Pvt. Rhys Bullington and Pfc. Katelyn Castro of the Missouri Army National Guard both arrived at Fort Leonard Wood for Basic Combat Training by bus Oct. 28. They’re both from southwest Missouri, and they both enjoy sports and plan on becoming officers.
“When I got here, we waited for about five and a half hours until we actually got into the program,” Bullington said. “I wasn’t really scared, I wasn’t really feeling very worried that I was going to get into something big immediately.”
Castro joked that her aching back reserved a large portion of her thoughts during the first hours.
“I was very excited. I would say as much as I was ready to get it over with, I was probably still a little bit nervous, because who isn’t nervous?” she said. “You don’t know what’s coming up.”
Despite their similarities, the trainees’ reasons for joining the military and how they got here are far from similar.
“(My parents) wanted me to join straight out of high school, and I didn’t. I thought I had to go to college,” Castro said. “I always thought that was my plan, but then I started going to college and seeing student loan debt.”
After two years at Missouri Southern State University in Joplin, Castro decided to enlist to help pay for school.
But not everyone goes to college, let alone right out of high school.
Bullington, whose family lives in Sparta, spent the last three years away from them while boarding at the Missouri Military Academy in Mexico, Missouri. He said he wants to improve his life — physically and psychologically — and eventually study nuclear engineering in college.
While he is currently training to become a combat engineer, he knew that he would join the military in his early adolescence, he said.
“It was the end of my middle school career — that’s when I decided to fully commit,” Bullington said.
In contrast, Castro, who is training to become a combat medic, said her plans took her elsewhere.
“I never even thought about joining the military in high school,” she said. “I was all about soccer. That was one of the reasons I decided to go to college.”
Military service is a common theme in both families.
Castro’s father worked as a helicopter mechanic in the Army for four years. Bullington’s grandfather served in the Army for more than 20 years, and he heard stories of him growing up, he said.
“My mom brought him up a lot,” Bullington said. “She would always bring up how many medals he earned, how much he did, and she lived on base.”
But last summer, soon after Bullington graduated from the academy, the stories faded. His mother had a stroke.
“When she had it, she hardly could remember anything about her past,” he said. “She only remembered bits and pieces of even me when I was a kid.”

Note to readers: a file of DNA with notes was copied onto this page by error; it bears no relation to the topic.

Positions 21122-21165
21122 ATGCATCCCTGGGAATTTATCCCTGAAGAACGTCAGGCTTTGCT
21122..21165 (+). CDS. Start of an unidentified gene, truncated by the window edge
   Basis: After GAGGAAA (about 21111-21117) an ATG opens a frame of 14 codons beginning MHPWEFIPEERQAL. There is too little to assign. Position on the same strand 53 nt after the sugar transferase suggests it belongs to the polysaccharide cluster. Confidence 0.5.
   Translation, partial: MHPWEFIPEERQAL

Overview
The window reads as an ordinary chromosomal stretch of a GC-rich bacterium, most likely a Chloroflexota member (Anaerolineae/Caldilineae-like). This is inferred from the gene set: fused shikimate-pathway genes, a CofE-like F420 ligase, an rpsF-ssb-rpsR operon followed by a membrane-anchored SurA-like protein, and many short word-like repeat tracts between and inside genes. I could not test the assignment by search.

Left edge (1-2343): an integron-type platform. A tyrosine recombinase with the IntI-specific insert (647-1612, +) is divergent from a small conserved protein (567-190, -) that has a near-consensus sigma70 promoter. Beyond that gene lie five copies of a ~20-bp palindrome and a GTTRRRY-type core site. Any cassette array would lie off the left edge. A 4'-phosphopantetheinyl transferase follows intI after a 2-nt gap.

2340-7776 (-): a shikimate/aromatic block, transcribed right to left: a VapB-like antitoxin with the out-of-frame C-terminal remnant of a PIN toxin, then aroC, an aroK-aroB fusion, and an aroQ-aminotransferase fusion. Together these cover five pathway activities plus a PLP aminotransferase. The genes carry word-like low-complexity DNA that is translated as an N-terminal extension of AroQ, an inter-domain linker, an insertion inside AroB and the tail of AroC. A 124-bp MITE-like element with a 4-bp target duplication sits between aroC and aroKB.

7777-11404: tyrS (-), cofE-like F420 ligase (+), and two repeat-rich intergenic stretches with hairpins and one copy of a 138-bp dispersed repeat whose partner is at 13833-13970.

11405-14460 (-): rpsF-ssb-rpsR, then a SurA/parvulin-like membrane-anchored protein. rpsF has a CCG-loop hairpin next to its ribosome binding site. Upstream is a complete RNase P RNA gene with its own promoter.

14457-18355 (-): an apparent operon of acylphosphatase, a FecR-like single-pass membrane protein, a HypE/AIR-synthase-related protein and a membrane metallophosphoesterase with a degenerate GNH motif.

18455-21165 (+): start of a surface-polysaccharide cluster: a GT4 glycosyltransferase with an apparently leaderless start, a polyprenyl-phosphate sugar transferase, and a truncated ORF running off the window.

At that same time, Bullington’s girlfriend was training to become a diesel mechanic at Fort Leonard Wood and wasn’t around to offer support.
“It was a lot, but I could manage it,” he said, giving credit to his training at the academy.
He said leaving home for basic training was made easier by time away at school, and that his mother is recovering.
“Now that she’s building up her memory, she’s starting to recover almost everything,” he said.
Now that he has arrived, he said, his grandfather doesn’t come to mind as frequently because he has begun his own journey.
“It isn’t as often, mainly because I went to look for myself and build myself the way I want to be built,” Bullington said.
Castro echoed his sentiments of self-improvement, saying that she is excited to begin training.
“I’m sure it’s going to be very mentally exhausting and tiring physically, but I’m sure it’s going to be good for all of us,” she said. “We’re going to come out of here as better people and as soldiers.”
While she sees promise of growth in the future, she recognizes that her current civilian mentality limits her understanding of her chosen combat medic role.
“I know what that job is, but you never think about the fact that you’re not leaving a Soldier behind,” she said. “See, that’s where I don’t have that military mindset just yet so it’s hard. I’ll get that in basic.”
Both soldiers-in-training said they look forward to the challenge of basic training.
“I’ve already known what it’s like to carry people on your back, have to push through a lot of challenges,” Bullington said. “Being here, being ready for training, I’m more than happy and excited for it.”
Castro said she wanted to set the record straight for curious civilians.
“It’s not as scary as people think it is,” she said. “Of course, getting yelled at it is part of it, but at the end of the day, it’s for your own correction. It’s to make you a better person, to make you a soldier. It’s to make you realize that it’s not just about you, it’s about everyone, it’s about your country.”
Castro is currently training with the 1st Battalion, 48th Infantry Regiment. Bullington is with the 35th Engineer Battalion.